Legal Personnel Essay

3376 Words Nov 4th, 2013 14 Pages
Mozam Moughal – Legal Expert Q&A SUNDAY!!

Lisa,

I am more than happy in assisting you and putting the knowledge I have to use for a good use. Firstly, I will describe one of the most fundamental people in the legal systems which are lawyers. There are two types of lawyers which are solicitors and barristers.

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Most solicitors are graduates with a law degree. They must also undertake professional training both by a one year Legal Practice Course and then by two years under a training contract with a solicitor in practice.

Solicitors generally work in large partnerships and they undertake most of the work in magistrates’ courts and county courts - both
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Barristers are occasionally advocates in magistrates’ courts but they mainly work in the Crown Court (it is possible to have a solicitor advocate but this is still rare), the High Court or in appeal courts.

Barristers also deal with advice on litigation and the drafting of documents

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Most barristers are law graduates and they likewise undergo professional training through a Bar Vocational Course and through a pupilage with a qualified barrister. More senior barristers can apply to become a Queen’s Counsel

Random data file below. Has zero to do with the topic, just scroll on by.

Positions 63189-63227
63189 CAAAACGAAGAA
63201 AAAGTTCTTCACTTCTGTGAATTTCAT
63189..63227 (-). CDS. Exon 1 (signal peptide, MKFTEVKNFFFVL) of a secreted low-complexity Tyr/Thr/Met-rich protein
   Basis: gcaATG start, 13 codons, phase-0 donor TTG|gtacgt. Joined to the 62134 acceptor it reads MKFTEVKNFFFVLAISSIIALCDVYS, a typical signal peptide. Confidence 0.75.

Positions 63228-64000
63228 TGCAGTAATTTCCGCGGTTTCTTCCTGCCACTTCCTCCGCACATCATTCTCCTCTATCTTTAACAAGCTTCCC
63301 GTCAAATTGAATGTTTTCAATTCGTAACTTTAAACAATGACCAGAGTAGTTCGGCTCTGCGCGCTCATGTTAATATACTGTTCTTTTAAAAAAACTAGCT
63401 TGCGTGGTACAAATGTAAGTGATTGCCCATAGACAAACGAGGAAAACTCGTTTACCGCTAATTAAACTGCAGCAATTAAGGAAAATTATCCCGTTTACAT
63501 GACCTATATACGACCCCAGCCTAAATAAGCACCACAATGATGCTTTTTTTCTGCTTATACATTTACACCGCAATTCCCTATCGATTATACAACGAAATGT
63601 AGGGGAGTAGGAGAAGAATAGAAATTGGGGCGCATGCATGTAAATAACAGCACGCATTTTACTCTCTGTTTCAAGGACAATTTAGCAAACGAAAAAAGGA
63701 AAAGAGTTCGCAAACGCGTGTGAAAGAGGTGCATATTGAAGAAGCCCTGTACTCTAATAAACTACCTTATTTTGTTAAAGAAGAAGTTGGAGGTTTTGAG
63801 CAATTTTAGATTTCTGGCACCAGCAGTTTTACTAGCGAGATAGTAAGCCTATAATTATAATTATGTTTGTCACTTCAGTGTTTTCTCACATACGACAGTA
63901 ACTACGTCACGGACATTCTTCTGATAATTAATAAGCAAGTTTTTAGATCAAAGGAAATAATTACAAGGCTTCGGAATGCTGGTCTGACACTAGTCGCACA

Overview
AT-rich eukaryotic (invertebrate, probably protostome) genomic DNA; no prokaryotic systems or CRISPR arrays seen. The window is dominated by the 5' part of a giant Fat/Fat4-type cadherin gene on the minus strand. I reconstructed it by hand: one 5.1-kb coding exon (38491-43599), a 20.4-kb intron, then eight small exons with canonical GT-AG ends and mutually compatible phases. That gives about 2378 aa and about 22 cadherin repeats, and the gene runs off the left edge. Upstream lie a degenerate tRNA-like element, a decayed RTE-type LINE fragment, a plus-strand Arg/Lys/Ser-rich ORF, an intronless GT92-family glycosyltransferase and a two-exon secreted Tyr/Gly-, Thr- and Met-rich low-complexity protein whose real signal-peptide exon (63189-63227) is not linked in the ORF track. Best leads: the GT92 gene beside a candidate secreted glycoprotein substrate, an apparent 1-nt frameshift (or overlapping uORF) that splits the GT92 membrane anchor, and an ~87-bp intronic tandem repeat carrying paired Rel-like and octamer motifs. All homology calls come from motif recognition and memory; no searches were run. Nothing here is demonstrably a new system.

Barristers are self employed, but they often share premises ("chambers") and admin staff. The Bar Council regulates the work of barristers so they are your go-to people in case you have any complaints.

Legal Executives

Legal executives are legally qualified professionals employed largely by solicitors and usually specialising in a given area of law and they are regulated by the Institute of Legal Executives. Legal executives can work in various locations apart from law firms. For instance, obtaining senior roles in the legal departments of commercial organisations, charities, government agencies and local authorities.

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Paralegals

A Paralegal is a person qualified through education and training to perform legal work that requires knowledge of the law and procedures and who is not a qualified solicitor or barrister. Graduating with a Law Degree or attaining the LPC does not necessarily mean a

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